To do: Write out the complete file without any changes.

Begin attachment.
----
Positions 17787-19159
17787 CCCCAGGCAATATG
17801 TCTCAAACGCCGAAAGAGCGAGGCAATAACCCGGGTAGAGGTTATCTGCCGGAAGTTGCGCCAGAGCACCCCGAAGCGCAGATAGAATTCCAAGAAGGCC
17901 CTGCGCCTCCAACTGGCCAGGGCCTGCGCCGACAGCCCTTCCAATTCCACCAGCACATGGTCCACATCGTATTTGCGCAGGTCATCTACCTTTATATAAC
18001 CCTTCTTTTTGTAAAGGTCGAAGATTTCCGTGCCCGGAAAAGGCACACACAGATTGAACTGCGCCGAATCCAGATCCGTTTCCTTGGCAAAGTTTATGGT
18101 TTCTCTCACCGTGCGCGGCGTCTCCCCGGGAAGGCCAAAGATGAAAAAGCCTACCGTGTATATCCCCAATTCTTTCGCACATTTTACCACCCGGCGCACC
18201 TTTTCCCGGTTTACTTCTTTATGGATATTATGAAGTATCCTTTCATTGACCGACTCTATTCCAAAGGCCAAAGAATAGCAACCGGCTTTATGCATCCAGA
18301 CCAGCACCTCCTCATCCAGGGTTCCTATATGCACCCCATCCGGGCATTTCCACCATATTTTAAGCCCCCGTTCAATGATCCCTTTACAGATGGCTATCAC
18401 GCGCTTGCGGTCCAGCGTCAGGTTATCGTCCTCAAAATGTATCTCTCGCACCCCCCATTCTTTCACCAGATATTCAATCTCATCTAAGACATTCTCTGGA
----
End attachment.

Positions 17787-19159
17787 CCCCAGGCAATATG
17801 TCTCAAACGCCGAAAGAGCGAGGCAATAACCCGGGTAGAGGTTATCTGCCGGAAGTTGCGCCAGAGCACCCCGAAGCGCAGATAGAATTCCAAGAAGGCC
17901 CTGCGCCTCCAACTGGCCAGGGCCTGCGCCGACAGCCCTTCCAATTCCACCAGCACATGGTCCACATCGTATTTGCGCAGGTCATCTACCTTTATATAAC
18001 CCTTCTTTTTGTAAAGGTCGAAGATTTCCGTGCCCGGAAAAGGCACACACAGATTGAACTGCGCCGAATCCAGATCCGTTTCCTTGGCAAAGTTTATGGT
18101 TTCTCTCACCGTGCGCGGCGTCTCCCCGGGAAGGCCAAAGATGAAAAAGCCTACCGTGTATATCCCCAATTCTTTCGCACATTTTACCACCCGGCGCACC
18201 TTTTCCCGGTTTACTTCTTTATGGATATTATGAAGTATCCTTTCATTGACCGACTCTATTCCAAAGGCCAAAGAATAGCAACCGGCTTTATGCATCCAGA
18301 CCAGCACCTCCTCATCCAGGGTTCCTATATGCACCCCATCCGGGCATTTCCACCATATTTTAAGCCCCCGTTCAATGATCCCTTTACAGATGGCTATCAC
18401 GCGCTTGCGGTCCAGCGTCAGGTTATCGTCCTCAAAATGTATCTCTCGCACCCCCCATTCTTTCACCAGATATTCAATCTCATCTAAGACATTCTCTGGA